Already in Africa, the results of China’s economic efforts are being seen. A good example is the new Ethopian Railway where the Chinese were quick to fund a project that EU and World Bank lenders had dragged their feet on.

Just as English businessmen in the 1990s misunderstood what was going on in East Asia, it seems ignorance of Chinese growth and intentions are even more widespread today. There may be some shocks coming for countries like Australia who assume today’s realities are tomorrow’s.

Nov 082015
can China save the world?

A great video by Professor Tyler Cowen on the Marginal Revolution University website looks at China’s successes, the challenges the nation faces and the economy’s likely future.

Ultimately Cowen brings the whole story down to one factor – investment. The post 1979 investment that saw the nation’s productive capacity explode, the post 2008 investments that he believes has distorted the economy and his optimism about China’s future because of investments made in the PRC’s human capital.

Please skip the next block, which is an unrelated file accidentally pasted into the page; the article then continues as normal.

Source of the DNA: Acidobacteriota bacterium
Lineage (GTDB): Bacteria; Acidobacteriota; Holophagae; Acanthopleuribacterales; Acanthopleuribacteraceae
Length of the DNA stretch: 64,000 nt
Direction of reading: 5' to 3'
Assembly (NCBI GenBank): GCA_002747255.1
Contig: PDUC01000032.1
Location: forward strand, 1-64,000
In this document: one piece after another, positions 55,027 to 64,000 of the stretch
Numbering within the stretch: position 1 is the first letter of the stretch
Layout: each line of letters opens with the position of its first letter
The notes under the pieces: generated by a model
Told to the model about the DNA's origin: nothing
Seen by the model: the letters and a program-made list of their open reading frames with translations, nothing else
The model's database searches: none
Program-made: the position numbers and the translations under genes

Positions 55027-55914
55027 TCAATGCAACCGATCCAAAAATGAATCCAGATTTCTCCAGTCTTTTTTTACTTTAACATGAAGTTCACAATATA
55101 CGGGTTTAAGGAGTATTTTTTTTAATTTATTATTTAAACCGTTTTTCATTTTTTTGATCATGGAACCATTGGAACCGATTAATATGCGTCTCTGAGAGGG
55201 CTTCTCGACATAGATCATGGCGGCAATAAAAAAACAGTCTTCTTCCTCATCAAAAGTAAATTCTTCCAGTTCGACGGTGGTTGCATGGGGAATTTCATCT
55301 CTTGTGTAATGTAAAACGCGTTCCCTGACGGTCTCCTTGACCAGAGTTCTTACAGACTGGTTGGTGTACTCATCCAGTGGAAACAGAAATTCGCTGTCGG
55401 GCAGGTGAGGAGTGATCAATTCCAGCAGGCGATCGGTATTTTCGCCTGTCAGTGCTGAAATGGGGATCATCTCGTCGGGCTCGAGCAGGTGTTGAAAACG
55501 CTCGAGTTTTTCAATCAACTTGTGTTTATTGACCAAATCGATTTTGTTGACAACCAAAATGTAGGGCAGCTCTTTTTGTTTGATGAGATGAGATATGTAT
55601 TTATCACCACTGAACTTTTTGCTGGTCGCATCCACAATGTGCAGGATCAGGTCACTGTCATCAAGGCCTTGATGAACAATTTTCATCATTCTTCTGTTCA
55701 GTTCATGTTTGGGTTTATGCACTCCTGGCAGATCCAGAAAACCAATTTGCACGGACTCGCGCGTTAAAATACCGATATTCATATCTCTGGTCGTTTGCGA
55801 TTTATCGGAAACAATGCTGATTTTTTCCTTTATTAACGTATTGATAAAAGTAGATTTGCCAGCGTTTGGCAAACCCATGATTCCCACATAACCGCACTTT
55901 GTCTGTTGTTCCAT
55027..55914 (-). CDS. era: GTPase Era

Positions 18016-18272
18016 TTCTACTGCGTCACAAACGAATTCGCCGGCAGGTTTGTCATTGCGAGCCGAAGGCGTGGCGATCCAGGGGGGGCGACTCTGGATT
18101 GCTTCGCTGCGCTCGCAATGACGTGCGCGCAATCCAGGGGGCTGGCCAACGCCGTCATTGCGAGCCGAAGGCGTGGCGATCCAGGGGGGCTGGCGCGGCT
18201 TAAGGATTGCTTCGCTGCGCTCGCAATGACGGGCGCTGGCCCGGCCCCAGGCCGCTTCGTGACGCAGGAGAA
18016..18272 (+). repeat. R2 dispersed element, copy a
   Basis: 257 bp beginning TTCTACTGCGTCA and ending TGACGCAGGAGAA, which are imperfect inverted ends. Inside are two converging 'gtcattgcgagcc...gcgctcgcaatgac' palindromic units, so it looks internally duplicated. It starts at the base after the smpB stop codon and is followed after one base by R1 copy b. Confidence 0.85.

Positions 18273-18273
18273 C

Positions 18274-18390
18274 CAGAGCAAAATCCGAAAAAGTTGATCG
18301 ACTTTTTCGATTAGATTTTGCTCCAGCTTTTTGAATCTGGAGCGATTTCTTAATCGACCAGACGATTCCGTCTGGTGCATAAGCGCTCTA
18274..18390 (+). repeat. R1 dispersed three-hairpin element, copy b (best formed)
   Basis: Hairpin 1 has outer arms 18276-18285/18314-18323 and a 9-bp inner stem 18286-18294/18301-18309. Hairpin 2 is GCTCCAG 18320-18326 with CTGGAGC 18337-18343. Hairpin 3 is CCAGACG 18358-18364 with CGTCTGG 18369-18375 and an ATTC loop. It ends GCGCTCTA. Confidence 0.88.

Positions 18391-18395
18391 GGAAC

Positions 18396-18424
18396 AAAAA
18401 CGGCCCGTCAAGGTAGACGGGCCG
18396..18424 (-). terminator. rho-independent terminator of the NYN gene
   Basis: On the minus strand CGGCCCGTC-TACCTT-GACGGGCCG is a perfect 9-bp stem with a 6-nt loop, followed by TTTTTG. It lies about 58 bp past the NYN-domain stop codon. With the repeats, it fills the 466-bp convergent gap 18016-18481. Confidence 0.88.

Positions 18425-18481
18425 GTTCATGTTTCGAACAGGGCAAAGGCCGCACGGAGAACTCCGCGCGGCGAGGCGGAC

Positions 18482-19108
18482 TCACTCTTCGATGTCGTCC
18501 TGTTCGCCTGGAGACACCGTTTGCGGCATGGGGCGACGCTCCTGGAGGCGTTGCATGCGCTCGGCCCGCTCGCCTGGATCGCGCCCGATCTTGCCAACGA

It’s fourteen minutes well spent in getting a basic understand of what China has accomplished in the last 40 years and the challenges the nation currently has to deal with.

Sep 122015

Just as I was hitting ‘publish’ on the China goes on the tech offensive‘ post two days ago, Chinese Premier Li Keqiang was delivering a speech to the World Economic Forum on the nation’s economy.

An English translation of Li’s speech is online and what’s particularly notable about it is the continual mention of “mass entrepreneurship and innovation” with the Premier pointing out over 10,000 new businesses are being registered every day in China.